Suspiria (1977)

Director: Dario Argento

Starring: Jessica Harper, Stefania Casini, Flavio Bucci, Joan Bennett, Udo Kier, Alida Valli

Written by: Dario Argento, Daria Nicolodi and (based on the book “Suspiria de Profundis”)  Thomas De Quincey

Running Time: 92 mins

Original UK Cert: X

Original US release: 12th August 1977

The first time I encountered Dario Argento’s weirdly creepy Giallo horror, Suspiria, was at an all-nighter, along with the likes of Carrie and The Exorcist. This was the final film, screening at about 6 in the morning. I knew nothing about it and having survived seven hours of blood, guts and possessions, we, the audience, were hoping for an easy ride. We were wrong. What stood out in my memory were the visuals, the shocks and a soundtrack that was as crazy as the film itself. A mix of repetitive melody and headache-inducing drumming, the real lasting memory was the Heavy Metallers sitting next to me with their fingers in their ears.

Since then I have seen this film several times and each time I see something different which makes for a more enjoyable and shocking experience, as Argento bizarre mix of art decor sets, bright coloured lighting and grisly set pieces make for a very unsettling horror indeed. No wonder it is now regarded as one of the best in the genre as well as the director’s finest hour.

American Suzy Bannion arrives in Freiburg to join a famous ballet school. On arrival one stormy night, she witnesses a woman running away from the building. Minutes later, she is murdered. Suzy, although initially accepted by the school’s owner, Madame Blanc, there is a certain sense of unease among the staff and the girls, especially Sara, a fellow student who befriends Suzy but is suspicious of the events within the school, leading the girls to investigate what is wrong and discovering a dark and deadly secret.

Argento is always a director who refuses to be subtle when it comes to detailing death, showing us every gruesome detail. Here, the deaths are no only grisly but incredible imaginative. We don’t just get a stabbing or a shooting, we get tension building set pieces that lead to shocking murders you may never have seen before. Without giving too much away, because this is why the film works so well, there is one scene where a character, trapped in a room with the killer outside the door, climbs through a window to jump into a room full of wire, trapping them for the kill. He never allows laziness within those set pieces and fans of the macabre are given treat after treat.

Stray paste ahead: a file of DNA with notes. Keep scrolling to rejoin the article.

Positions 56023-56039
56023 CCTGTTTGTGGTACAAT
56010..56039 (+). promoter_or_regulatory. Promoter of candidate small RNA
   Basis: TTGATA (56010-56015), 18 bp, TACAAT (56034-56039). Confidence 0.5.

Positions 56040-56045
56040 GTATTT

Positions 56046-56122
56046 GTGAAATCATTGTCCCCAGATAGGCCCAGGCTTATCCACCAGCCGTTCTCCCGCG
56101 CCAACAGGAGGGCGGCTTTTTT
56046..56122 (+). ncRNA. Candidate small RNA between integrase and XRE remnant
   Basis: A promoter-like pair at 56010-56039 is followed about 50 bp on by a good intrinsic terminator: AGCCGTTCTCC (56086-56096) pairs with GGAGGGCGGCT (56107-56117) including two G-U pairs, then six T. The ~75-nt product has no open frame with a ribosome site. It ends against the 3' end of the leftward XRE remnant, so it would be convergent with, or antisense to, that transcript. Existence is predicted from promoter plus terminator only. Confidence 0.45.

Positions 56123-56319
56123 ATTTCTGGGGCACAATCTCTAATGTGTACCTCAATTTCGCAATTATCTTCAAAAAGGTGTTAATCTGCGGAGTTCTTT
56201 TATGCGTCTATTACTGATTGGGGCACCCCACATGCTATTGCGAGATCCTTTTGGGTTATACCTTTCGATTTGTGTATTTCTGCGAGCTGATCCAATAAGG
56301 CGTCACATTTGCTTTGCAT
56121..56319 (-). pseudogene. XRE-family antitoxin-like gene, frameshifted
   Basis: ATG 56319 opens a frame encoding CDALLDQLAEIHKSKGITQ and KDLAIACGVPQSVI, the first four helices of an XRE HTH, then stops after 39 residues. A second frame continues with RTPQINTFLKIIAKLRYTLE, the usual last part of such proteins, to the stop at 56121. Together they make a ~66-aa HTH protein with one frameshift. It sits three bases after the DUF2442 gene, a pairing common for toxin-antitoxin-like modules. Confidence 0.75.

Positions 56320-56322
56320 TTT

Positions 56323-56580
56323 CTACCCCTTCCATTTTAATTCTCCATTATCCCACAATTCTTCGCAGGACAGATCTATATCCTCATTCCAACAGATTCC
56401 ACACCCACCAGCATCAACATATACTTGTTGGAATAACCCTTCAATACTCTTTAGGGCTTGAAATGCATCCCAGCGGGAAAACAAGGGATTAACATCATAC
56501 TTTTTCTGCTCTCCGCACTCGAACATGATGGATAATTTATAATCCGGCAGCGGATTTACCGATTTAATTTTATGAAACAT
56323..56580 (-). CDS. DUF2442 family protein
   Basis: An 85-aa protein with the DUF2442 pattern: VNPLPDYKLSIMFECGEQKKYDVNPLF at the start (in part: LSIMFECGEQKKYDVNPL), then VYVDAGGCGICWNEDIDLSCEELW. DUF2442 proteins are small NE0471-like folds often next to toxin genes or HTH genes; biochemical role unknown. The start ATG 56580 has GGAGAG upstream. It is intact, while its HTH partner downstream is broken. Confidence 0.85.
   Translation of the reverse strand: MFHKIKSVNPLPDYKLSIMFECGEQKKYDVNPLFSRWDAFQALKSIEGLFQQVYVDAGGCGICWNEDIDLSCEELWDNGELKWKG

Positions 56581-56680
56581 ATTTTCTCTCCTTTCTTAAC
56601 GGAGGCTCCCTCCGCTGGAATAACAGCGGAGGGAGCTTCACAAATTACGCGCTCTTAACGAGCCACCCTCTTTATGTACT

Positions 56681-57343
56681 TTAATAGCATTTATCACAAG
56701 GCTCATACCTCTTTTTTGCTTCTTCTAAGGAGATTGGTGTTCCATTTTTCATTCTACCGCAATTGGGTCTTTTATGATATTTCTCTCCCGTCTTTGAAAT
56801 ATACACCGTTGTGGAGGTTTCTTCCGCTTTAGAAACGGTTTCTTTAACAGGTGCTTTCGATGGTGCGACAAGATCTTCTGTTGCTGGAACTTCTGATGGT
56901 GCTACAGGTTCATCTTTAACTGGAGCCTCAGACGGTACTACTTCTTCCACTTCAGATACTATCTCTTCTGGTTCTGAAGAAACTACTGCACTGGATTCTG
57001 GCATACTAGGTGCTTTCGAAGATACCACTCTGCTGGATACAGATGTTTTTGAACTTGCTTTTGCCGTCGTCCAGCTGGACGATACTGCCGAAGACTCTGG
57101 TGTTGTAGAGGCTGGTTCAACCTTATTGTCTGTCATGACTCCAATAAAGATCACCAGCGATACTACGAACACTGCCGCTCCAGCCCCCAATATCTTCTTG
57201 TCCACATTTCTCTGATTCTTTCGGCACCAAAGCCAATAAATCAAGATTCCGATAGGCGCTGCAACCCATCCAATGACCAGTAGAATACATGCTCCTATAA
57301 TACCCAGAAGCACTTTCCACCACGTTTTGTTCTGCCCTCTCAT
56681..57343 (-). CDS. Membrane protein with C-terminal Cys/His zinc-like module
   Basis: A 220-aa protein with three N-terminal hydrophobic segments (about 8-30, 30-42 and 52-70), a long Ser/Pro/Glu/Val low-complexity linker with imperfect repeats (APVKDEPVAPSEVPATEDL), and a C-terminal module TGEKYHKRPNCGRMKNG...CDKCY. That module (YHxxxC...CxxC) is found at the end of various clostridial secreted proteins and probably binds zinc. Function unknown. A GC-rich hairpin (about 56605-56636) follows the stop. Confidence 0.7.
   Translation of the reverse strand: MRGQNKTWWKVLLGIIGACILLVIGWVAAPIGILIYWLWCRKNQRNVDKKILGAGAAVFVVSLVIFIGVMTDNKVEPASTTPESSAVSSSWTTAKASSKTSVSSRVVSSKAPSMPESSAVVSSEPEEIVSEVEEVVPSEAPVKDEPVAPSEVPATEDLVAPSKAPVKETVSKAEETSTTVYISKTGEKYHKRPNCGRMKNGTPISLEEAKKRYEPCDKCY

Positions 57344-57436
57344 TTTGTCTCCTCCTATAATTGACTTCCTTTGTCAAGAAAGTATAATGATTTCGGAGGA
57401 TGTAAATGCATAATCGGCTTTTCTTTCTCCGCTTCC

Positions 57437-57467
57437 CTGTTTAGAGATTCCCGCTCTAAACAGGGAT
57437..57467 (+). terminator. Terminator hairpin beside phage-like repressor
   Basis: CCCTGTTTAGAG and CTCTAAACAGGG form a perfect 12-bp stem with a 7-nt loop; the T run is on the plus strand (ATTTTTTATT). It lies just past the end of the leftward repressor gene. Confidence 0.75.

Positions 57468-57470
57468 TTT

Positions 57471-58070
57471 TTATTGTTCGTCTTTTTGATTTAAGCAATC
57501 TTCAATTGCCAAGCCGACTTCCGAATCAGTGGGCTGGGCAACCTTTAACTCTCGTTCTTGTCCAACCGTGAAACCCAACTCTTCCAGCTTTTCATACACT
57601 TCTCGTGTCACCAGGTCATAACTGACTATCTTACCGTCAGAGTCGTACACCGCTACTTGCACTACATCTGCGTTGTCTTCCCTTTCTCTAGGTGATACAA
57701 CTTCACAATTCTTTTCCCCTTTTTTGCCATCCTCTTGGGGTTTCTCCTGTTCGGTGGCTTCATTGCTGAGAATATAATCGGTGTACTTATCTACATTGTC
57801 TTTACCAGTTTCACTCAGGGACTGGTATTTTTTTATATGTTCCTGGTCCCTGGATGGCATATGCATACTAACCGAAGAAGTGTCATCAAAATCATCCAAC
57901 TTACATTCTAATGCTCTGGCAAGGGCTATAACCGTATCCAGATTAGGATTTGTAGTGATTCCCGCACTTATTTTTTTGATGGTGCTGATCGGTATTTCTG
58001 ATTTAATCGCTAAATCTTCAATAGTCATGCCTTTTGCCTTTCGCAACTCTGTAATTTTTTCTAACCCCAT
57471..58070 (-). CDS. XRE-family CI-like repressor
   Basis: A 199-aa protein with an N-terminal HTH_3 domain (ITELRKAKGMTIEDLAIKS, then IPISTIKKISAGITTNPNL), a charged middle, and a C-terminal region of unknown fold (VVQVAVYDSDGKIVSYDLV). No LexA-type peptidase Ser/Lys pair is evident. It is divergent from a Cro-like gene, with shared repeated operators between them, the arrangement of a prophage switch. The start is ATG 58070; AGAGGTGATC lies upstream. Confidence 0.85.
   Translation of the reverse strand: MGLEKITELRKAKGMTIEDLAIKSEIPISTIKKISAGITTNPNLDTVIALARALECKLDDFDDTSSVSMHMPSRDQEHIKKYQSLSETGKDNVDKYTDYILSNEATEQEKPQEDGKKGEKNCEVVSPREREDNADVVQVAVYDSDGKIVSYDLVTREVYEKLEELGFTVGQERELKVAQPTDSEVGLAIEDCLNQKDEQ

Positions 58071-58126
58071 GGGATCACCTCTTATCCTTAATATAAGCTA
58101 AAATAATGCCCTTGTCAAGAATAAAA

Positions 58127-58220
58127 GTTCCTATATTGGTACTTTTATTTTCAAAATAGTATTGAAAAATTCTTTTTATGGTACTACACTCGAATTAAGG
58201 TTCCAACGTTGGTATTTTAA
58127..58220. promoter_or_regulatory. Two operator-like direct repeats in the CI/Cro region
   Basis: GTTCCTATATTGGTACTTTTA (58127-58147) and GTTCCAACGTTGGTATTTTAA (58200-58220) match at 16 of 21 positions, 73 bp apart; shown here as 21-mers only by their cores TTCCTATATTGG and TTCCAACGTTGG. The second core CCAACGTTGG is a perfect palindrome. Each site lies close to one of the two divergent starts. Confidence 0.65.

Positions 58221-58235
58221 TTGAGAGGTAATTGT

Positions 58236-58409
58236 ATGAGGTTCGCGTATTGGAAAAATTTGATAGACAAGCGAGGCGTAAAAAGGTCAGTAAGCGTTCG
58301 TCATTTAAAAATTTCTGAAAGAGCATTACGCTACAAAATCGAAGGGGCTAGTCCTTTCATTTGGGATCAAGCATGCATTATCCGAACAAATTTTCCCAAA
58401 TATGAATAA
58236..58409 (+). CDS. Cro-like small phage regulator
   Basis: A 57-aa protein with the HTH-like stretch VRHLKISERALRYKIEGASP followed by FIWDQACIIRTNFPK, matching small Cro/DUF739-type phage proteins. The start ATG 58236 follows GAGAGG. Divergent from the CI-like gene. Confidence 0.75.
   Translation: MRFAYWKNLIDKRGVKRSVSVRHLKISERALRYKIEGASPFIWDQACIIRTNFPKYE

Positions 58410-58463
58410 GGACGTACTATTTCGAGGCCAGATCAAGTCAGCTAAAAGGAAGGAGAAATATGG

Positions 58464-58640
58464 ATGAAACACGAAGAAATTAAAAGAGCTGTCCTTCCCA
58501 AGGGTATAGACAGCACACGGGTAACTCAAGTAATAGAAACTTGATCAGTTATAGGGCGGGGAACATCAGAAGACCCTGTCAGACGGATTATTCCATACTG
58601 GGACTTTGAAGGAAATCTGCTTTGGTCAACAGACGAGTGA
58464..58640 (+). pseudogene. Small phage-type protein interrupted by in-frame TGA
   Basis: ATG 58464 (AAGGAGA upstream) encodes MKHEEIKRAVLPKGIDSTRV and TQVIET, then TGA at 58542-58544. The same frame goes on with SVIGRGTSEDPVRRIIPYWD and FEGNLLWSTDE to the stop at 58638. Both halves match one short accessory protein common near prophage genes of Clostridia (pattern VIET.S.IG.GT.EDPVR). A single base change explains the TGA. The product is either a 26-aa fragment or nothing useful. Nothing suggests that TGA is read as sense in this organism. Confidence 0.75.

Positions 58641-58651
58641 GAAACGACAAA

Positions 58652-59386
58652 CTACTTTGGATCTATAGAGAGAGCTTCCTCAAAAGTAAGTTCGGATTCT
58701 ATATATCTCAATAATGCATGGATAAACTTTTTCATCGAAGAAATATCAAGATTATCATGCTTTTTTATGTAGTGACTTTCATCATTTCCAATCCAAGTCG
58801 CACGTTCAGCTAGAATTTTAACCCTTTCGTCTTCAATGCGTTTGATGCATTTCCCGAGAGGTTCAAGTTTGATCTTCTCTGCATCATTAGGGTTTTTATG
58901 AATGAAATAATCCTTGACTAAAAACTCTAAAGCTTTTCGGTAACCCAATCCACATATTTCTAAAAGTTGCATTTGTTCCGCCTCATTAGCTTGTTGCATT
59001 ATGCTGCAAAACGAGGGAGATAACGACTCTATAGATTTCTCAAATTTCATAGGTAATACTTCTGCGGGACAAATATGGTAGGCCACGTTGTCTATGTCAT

Where the film has been given it’s more critical praise is the overall visuals. Argento bathes his scenes in bright colours, mainly reds, greens and blues, giving an air of mystery as well as impending doom. One room is green, then a door opens to reveal a corridor of red, notifying you that something wicked this way comes. Add to that the art decor settings and crazed 70’s decoration and the whole film just feels unsettling from start to finish. The bright red used as blood gives it an unrealistic feel but that shouldn’t put you off the horror of the events occurring.

If that’s not enough, then lay on top Progressive rock band, The Goblins, noisy and uneasy soundtrack that plays constantly throughout, signalling scenes of tension switching to scenes of pure terror. The music gets under your skin and sets the scenes perfectly well.

I have always been a fan of Jessica Harper, with her very unusual look of the baby doll face, tiny body and a voice that doesn’t sit right with her look. Her wide eyes are used brilliantly as the horror occurs around her. This is the film she will be most remembered for and she works well in it. The rest of the cast, made up of European actors, all with very different accents so it makes the game of “who is dubbed” even more fun.

With its bonkers plot (and it does get pretty crazy by the end) and the elements mentioned, this has become a masterpiece in giallo and a prime example of how to make a creepy, shocking horror with plenty of tension, plenty of pace and plenty or scares. It manages to stay with you long after the film has finished and that music will be in your head for days. It deserves to be up there with the likes of The Shining and The Exorcist as one of the finest horror around and if you are a fan of the genre, then this should be on your must see list.


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